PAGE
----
Most serious ethics violations that we’ve seen in South Carolina have involved officials using their campaign funds as if they were their own. This is dangerous because it increases the possibility that donors will expect special favors in return for that money.
That is why it came as a surprise to many of us when a December opinion from the attorney general’s office concluded that legislators can use their campaign funds to pay their own businesses for legal campaign expenses and that legislative caucus leaders can employ their own businesses using caucus funds. Although this opinion does not have the force of law, the problems that it reveals demand attention.
Attorney general’s opinion a blow to ethics investigations
We understand that reimbursing a candidate’s business for such ordinary campaign costs as printing mailers doesn’t pose a significant risk of corruption. However, wages do represent serious risks. Does setting up a company to pay yourself and your family members for “campaign work” allow candidates to legally convert substantial amounts of campaign funds to private income? According to this opinion, it might. Is every candidate and every candidate’s wife a professional political consultant, or does that even matter? The potential for abuse is very serious indeed.
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The attorney general also concluded that it is not illegal for a legislative caucus leader to cause his caucus to hire a business in which he has an economic interest. Underlying this conclusion is the argument that caucuses are private entities and that their activities are “incidental” to the official duties of the members of the General Assembly
Legislative caucuses are defined in law as committees of the House and Senate. They are open only to legislators. Although bills aren’t passed in caucuses, they are the primary mechanism through which legislators work together to develop legislation. Caucuses conduct “legislative planning retreats” and solicit funds from those with business before the Legislature. Caucuses celebrate the bills that they have “passed” in their press releases and websites. These functions point to a role in the legislative process that is anything but “incidental.”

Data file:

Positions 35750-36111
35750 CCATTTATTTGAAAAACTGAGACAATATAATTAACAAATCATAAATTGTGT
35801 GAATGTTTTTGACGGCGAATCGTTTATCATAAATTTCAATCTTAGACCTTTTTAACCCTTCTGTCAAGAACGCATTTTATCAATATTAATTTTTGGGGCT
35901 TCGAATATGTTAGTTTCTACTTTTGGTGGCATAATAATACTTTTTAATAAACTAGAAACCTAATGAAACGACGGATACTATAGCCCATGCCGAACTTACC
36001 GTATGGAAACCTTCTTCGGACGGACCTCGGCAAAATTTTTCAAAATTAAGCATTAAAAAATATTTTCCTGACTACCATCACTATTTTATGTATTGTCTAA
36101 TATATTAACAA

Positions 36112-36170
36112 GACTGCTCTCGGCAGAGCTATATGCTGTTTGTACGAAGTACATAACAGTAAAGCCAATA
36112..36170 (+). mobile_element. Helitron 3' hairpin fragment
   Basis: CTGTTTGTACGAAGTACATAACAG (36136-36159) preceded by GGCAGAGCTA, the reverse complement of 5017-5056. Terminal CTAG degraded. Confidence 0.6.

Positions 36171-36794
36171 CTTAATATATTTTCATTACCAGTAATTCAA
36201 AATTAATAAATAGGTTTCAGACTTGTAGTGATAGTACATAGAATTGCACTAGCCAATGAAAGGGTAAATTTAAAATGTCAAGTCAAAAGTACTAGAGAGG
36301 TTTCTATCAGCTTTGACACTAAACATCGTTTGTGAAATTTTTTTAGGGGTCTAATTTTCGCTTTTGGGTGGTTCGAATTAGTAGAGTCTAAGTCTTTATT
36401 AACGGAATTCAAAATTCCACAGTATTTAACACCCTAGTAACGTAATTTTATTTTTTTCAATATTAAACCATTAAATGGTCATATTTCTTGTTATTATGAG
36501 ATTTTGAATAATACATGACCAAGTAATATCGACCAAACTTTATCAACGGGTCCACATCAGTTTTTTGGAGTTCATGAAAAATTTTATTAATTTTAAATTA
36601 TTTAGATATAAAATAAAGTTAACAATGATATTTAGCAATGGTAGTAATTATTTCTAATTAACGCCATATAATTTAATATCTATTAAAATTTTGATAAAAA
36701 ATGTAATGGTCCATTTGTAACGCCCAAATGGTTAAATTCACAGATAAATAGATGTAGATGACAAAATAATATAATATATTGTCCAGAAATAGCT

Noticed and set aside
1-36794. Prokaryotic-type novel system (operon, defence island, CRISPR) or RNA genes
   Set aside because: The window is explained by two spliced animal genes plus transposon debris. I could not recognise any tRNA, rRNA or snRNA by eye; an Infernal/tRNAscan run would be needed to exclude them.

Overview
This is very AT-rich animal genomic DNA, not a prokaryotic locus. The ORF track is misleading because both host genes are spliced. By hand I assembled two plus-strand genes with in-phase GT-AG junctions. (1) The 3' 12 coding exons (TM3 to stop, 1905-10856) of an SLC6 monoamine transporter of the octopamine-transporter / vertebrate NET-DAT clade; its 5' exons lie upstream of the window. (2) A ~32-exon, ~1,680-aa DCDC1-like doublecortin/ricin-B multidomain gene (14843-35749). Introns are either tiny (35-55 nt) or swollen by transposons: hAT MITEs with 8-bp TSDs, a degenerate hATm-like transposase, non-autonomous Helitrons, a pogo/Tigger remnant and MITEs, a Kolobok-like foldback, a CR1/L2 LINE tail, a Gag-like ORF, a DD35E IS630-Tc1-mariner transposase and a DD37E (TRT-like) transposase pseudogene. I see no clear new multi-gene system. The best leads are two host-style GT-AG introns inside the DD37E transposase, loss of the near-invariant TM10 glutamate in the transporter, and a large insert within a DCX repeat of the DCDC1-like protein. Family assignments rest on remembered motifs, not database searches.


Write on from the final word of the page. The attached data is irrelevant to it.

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The private funding used by caucuses amplifies, rather than diminishes, the public danger in their use of funds. If caucus leaders can pay donated money to themselves, the door is open wide for inappropriate influence on these entities that have a prominent role in shaping and passing legislation.
Is this broad opening for potentially corrupt use of campaign and caucus funds consistent with the intent of our ethics law? The public understanding is that the law’s intention is to prevent officials from selling their influence to those who donate to them. If this opinion is correct, we are not protected from that source of corruption.
What should be done to bring the law into better conformity with public accountability? We agree with Cindi Scoppe’s recommendations for enhanced reporting when officials pay their own businesses for campaign or caucus business (“Opinion points to more repairs needed to tattered ethics law,” Jan 5). However, we also believe it should be illegal for candidates to pay themselves or immediate family for personal time spent in campaign work, whether the money is paid directly or through a company.
Scoppe: Attorney general’s opinion points to more repairs needed to tattered ethics law
We also agree with Scoppe that the role of caucuses as an integral part of the legislative process must be recognized in law. Their financial transactions must be managed and reported accordingly. And, as we have recognized all along, we need meaningful disclosure of all private income sources for public officials and their immediate families, as well as truly independent investigation of possible ethics violations by legislators.
South Carolina must have ethics reform that takes into account and corrects the problems exposed by this opinion. Until this is done, we are left in this opinion with a blueprint for legal corruption.
Ms. Teague is a vice president of the League of Women Voters of South Carolina; contact her at Teague_L@bellsouth.net.